How Blockchain Could Make Waves Within Digital Marketing
Best known as the infrastructure for Bitcoin, blockchains are changing the way marketers and consumers interact. Blockchain is a technology in which data can be stored in mass amounts but cannot be copied by outside sources. With blockchain being such an ambiguous term, it can be difficult to see the potential influence on the digital marketing industry. However, this technology offers changes not only to consumers, but marketers as well.
Personal Data Collection:
Since companies like Facebook and Cambridge Analytica have seen backlash for their collection of personal data, users are becoming progressively more concerned about what information is being bought and sold by corporations on the internet. Through blockchain technology users would have the option to keep their data to themselves, rather than offer it up to pages upon entry.
Companies such as IBM have recently filed patents to create blockchain based web-browsers. IBM says that a blockchain based browser “affords a system for storing browsing information such that privacy is preserved and places privacy in the ‘hands of a user’ rather than a third party.” In addition to IBM, a firm called Blockstack, is already pursuing this technology but for the app industry. Blockstack is a decentralized computing network and app ecosystem that puts users in control of their identity and data in the same way that IBM plans to.
With more user data protected, acquiring desired information would have to come from the users themselves. Gathering this will more than likely have to come with a method that isn’t prominent in today’s digital marketing world, incentivizing the user.
Compensating the Consumer:
Through blockchain, where users are in control of their own information, marketers would have to encourage users to willingly provide their data in an exchange, rather than passively gathering it. Allowing users to charge for their information and attention, comes through two mediums.
The first of these would be when a company offers users compensation directly. This would take place in terms of microtransactions which would be for data such as providing an email for an e-newsletter and then subsequently opening it. By doing this, the consumer has the option to make money for their information and engagement.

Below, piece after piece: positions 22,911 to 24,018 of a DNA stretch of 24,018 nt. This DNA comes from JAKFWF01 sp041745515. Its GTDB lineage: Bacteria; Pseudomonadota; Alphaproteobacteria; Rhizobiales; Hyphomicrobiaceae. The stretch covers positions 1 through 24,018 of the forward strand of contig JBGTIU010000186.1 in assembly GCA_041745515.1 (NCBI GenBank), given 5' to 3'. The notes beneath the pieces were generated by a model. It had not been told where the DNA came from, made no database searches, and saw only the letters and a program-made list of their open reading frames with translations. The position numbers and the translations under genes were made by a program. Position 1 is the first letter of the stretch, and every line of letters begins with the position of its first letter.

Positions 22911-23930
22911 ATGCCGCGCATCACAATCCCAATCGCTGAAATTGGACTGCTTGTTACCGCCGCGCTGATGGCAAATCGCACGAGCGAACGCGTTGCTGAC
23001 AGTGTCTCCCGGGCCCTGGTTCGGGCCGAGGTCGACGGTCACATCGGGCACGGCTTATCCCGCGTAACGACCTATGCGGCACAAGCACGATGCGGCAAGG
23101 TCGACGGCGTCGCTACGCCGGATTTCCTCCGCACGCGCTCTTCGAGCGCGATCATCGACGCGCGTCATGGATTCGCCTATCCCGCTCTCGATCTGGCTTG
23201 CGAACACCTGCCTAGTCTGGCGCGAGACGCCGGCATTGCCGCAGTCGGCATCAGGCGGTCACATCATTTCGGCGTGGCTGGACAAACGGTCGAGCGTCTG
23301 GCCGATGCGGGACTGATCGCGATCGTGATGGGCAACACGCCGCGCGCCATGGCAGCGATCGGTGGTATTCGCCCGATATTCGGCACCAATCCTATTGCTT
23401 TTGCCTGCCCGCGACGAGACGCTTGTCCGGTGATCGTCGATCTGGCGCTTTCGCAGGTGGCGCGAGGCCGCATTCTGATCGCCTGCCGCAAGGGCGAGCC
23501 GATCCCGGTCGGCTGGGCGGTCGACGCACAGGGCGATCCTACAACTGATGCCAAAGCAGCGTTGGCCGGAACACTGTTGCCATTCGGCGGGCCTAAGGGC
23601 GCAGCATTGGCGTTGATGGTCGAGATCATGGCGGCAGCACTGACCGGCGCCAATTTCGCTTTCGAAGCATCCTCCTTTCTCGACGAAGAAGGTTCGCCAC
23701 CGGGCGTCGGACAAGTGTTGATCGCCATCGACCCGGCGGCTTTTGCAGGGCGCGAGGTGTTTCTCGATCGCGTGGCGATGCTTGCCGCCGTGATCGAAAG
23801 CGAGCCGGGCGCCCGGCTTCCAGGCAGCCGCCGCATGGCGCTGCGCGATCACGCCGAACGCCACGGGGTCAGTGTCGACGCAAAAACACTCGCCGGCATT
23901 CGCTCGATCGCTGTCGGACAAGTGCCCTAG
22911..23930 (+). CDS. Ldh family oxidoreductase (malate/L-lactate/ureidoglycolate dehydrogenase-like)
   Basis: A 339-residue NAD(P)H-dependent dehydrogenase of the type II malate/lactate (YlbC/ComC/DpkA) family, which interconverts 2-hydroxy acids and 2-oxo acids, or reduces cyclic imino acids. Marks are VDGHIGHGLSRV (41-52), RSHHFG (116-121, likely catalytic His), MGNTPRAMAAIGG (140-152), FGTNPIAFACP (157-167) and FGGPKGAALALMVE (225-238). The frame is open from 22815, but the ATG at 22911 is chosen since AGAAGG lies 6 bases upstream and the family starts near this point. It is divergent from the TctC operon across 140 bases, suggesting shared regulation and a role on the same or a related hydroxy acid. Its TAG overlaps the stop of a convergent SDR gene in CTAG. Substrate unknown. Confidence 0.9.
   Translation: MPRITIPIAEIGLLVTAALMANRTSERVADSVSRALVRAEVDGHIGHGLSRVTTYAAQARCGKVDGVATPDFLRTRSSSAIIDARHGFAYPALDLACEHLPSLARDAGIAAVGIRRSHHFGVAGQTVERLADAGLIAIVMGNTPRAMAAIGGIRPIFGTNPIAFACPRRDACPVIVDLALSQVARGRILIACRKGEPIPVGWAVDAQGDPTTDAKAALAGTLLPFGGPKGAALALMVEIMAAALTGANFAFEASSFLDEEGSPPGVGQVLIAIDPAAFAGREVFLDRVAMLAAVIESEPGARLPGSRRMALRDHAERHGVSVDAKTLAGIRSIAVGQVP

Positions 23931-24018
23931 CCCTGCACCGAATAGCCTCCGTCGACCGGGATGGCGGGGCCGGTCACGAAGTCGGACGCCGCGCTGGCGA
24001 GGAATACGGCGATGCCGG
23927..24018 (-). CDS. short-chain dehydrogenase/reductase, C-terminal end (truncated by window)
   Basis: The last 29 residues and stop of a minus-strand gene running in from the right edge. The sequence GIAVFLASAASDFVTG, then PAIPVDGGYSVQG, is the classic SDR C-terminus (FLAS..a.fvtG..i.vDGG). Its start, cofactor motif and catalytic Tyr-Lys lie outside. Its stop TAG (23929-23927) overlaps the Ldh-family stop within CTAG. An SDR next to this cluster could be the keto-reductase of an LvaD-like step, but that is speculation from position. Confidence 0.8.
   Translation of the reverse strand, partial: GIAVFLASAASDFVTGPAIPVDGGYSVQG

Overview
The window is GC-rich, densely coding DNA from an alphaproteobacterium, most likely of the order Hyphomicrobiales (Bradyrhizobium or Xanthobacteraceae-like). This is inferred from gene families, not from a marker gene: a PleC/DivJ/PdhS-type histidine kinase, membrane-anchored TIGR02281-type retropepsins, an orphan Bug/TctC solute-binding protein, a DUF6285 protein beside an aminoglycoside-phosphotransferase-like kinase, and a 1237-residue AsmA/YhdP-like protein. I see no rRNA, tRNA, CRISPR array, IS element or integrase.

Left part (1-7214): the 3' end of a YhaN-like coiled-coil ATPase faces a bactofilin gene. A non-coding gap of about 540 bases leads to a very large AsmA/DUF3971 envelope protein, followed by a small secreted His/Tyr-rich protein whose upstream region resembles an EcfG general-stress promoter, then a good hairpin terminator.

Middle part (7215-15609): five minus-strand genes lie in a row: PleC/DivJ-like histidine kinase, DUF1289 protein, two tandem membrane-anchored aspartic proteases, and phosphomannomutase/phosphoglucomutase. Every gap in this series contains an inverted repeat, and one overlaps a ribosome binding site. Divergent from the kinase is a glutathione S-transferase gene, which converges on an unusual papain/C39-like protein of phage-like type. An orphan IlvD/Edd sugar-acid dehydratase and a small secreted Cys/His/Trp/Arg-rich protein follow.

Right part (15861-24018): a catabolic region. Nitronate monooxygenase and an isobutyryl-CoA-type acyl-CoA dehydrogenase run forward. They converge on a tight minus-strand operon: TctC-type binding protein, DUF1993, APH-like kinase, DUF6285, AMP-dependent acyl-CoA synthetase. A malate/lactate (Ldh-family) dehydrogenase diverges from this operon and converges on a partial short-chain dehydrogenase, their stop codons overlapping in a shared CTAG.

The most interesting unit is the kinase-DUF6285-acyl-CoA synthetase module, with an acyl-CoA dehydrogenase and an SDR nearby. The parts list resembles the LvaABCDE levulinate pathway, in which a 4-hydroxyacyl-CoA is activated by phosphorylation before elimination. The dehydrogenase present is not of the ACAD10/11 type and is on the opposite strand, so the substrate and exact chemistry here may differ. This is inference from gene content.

The second option would focus on changing how digital ads are displayed within browsers. Applications such as The Brave Blockchain Browser, in conjunction with Basic Attention Token (BAT) are looking to protect users while also providing marketers with more ideal data. Through Brave and BAT, advertisers would first purchase ads which are deliverable through a multitude of mediums. After ads have been created the next step falls to the consumer. Users who surf through engines like Brave would have the choice to opt-in to see advertisements based on categories. Upon opting into viewing ads, users would receive part of the advertiser’s budget as compensation to which they could support their favorite sites or content creators. Creators such as Bart Baker and Philip DeFranco, who combined hold over 16 Million subscribers on YouTube, have already signed up and partnered with the browser along with 28,000 others.
While consumers see benefits through these processes, marketers will also see advantages. With people providing their own information to a certain category or company, the data received will be more accurate rather than acquiring the information from a third party. In addition, this will give insight to marketers about what kind of content or products someone is interested in due to the opt-in policy that focuses the category of ads people are interested in.
Through blockchain digital marketing, brands will have an easier time organically advertising with a page rather than going through Facebook or Google. With blockchain technology validating users, advertisers would know that the site they are looking to advertise on is receiving genuine clicks. All of this allows the publisher to be compensated fairly and reduces the extra costs to the marketer that a middleman such as Google would take to process and place the advertisement.
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